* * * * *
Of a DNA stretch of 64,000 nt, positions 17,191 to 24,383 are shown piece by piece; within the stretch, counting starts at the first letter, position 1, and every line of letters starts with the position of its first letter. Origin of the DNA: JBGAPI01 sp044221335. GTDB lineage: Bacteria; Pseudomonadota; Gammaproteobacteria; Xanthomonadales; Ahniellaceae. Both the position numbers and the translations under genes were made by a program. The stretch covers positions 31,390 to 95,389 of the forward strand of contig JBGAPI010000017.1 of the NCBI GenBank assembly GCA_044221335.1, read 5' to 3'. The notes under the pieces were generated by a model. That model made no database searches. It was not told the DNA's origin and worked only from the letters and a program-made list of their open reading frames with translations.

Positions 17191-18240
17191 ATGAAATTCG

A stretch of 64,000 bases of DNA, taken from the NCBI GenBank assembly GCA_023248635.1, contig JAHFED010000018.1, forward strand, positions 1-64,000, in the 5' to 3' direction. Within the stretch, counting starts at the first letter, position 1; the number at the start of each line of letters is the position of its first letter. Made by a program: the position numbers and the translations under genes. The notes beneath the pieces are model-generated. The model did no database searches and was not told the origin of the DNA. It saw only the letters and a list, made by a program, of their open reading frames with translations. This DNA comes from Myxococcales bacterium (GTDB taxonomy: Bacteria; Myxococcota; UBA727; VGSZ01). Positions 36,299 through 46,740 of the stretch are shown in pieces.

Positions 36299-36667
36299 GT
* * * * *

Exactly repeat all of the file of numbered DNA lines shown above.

Of a DNA stretch of 64,000 nt, positions 17,191 to 24,383 are shown piece by piece; within the stretch, counting starts at the first letter, position 1, and every line of letters starts with the position of its first letter. Origin of the DNA: JBGAPI01 sp044221335. GTDB lineage: Bacteria; Pseudomonadota; Gammaproteobacteria; Xanthomonadales; Ahniellaceae. Both the position numbers and the translations under genes were made by a program. The stretch covers positions 31,390 to 95,389 of the forward strand of contig JBGAPI010000017.1 of the NCBI GenBank assembly GCA_044221335.1, read 5' to 3'. The notes under the pieces were generated by a model. That model made no database searches. It was not told the DNA's origin and worked only from the letters and a program-made list of their open reading frames with translations.

Positions 17191-18240
17191 ATGAAATTCG

A stretch of 64,000 bases of DNA, taken from the NCBI GenBank assembly GCA_023248635.1, contig JAHFED010000018.1, forward strand, positions 1-64,000, in the 5' to 3' direction. Within the stretch, counting starts at the first letter, position 1; the number at the start of each line of letters is the position of its first letter. Made by a program: the position numbers and the translations under genes. The notes beneath the pieces are model-generated. The model did no database searches and was not told the origin of the DNA. It saw only the letters and a list, made by a program, of their open reading frames with translations. This DNA comes from Myxococcales bacterium (GTDB taxonomy: Bacteria; Myxococcota; UBA727; VGSZ01). Positions 36,299 through 46,740 of the stretch are shown in pieces.

Positions 36299-36667
36299 GT